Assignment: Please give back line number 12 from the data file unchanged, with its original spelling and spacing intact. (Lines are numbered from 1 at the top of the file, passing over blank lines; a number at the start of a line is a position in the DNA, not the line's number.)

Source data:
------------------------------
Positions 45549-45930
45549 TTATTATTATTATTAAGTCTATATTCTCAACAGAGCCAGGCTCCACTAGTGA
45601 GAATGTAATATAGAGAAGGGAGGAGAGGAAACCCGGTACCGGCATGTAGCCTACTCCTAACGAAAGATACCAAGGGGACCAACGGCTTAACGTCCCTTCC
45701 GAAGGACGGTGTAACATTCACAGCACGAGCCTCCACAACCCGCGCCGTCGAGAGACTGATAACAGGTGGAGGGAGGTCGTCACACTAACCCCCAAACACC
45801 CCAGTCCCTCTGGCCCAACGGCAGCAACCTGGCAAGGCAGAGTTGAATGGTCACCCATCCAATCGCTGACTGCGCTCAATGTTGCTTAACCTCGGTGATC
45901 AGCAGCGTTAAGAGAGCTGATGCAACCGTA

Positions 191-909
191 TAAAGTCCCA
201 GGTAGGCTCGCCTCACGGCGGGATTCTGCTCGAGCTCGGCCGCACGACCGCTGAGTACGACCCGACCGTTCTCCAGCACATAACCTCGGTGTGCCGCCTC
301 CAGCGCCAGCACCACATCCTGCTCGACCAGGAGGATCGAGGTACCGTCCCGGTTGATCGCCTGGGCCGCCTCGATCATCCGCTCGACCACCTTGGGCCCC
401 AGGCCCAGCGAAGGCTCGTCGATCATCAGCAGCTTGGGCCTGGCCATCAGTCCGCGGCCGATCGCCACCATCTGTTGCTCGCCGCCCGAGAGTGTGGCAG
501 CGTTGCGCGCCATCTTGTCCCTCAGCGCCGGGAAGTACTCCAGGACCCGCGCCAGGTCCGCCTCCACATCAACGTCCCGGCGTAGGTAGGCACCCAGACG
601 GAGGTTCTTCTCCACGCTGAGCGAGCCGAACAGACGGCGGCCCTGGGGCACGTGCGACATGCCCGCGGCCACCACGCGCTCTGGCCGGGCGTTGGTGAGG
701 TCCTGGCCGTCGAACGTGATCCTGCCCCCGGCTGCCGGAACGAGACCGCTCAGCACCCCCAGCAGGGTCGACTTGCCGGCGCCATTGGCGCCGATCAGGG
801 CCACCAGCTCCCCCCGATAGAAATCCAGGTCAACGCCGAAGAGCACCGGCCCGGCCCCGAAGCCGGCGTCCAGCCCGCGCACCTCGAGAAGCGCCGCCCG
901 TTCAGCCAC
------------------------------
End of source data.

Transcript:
501 CGTTGCGCGCCATCTTGTCCCTCAGCGCCGGGAAGTACTCCAGGACCCGCGCCAGGTCCGCCTCCACATCAACGTCCCGGCGTAGGTAGGCACCCAGACG